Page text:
The issue of the safety of pensioners and the money they draw from government has once again come to the fore.
This is after a clutch of thieves made away with thousands meant to be disbursed to old age and war veterans’ pensioners in Tutume.
Five people, among them a government pension scheme officer and two government drivers, were recently arrested and brought before Masunga magistrate courts after they allegedly broke into the offices of the Department of Social and Community Development and made away with an undisclosed amount of money.
Speaking to The Sunday Standard on Friday Tutume Police Station Commander ,Stephen Kebaitse, said he could not disclose the exact amount of money that was stolen.
He, however, estimated it to be in the tens of thousands of pula.
Kebaitse also said that there are still concerted efforts by the police to recover the money after part of it was found as far away as Gweta. Suspects have all been released on bail.
According to Kebaitse it is not the first time that thieves have shown an interest in pension funds.
He said there had been three unsuccessful attempts to break into the same offices of the department of social and community development before.
There are no measures to ensure the safety of such officers and thieves can actually follow them to their house to demand the keys to the safe, as it once happened in Masunga when thieves made away with more that P 100 000 after torturing the officer into giving them the office keys.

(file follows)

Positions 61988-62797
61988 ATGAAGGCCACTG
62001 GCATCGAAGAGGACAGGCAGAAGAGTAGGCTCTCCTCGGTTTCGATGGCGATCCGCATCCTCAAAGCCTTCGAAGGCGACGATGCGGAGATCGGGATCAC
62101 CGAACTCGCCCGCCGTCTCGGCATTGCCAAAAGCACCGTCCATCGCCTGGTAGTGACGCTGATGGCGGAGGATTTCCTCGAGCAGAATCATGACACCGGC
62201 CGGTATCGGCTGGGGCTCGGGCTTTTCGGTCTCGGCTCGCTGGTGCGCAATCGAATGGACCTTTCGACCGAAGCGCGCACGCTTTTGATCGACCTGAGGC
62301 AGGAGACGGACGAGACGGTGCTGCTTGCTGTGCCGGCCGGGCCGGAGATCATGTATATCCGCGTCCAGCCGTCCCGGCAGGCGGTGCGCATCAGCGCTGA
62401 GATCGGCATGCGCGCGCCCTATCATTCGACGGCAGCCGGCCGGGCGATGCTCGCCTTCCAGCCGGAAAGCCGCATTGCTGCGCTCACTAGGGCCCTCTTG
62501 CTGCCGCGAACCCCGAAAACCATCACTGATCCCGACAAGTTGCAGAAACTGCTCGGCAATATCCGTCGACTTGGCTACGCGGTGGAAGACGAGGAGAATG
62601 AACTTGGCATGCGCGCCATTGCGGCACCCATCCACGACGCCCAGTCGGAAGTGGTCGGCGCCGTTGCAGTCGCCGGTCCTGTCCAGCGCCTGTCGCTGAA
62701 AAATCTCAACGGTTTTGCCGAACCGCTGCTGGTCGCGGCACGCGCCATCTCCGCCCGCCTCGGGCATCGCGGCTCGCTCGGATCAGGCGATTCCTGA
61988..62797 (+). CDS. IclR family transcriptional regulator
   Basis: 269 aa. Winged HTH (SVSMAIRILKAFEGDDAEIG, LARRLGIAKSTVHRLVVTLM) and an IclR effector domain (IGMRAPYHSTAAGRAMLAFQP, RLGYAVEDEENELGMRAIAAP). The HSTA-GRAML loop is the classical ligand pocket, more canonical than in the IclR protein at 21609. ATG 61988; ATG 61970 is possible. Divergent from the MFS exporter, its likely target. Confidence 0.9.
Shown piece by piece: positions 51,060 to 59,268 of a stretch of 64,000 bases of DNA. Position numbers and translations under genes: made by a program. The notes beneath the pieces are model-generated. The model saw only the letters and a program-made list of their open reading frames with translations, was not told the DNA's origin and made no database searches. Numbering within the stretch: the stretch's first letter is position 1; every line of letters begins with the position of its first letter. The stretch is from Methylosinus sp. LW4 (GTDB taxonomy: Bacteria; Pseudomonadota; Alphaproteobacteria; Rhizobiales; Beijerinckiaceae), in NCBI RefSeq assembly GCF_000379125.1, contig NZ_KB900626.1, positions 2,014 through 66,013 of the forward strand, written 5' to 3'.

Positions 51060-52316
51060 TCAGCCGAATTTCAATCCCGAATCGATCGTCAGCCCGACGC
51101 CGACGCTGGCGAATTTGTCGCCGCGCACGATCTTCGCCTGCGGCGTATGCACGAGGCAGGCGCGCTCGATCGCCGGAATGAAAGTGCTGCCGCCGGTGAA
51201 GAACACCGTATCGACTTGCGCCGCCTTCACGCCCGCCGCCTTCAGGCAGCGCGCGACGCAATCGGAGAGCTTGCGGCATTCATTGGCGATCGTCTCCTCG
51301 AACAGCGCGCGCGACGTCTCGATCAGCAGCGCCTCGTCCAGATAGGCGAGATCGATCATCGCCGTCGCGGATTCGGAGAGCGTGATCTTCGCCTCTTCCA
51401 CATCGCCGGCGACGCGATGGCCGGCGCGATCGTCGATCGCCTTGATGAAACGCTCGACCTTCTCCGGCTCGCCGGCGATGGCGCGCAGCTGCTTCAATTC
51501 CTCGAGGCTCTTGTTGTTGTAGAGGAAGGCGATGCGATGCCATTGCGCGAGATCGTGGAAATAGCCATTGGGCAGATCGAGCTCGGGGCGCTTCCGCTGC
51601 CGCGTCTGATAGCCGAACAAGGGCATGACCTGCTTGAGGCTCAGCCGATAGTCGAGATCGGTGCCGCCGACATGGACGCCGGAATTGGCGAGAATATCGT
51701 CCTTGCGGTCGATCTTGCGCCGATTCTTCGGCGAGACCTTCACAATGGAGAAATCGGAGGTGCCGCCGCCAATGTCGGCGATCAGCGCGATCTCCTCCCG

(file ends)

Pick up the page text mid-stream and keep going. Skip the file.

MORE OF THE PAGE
Principal Pension Officer in the Department of Social Services, Samuel Kowa, told The Sunday Standard that it is true that his department was besieged by continuous problems of theft of pension funds.
He said the Francistown regional offices had branches in Sua Pan, Selibe Phikwe, Bobonong, Tutume and Masunga and all of them have at one point been robbed of thousands of pula in pension funds.
Though for security reasons Kowa was hesitant to disclose the procedures followed in the transportation and safe keeping of pension funds, he grudgingly admitted that a lot remains to be done to ensure the safety of such funds.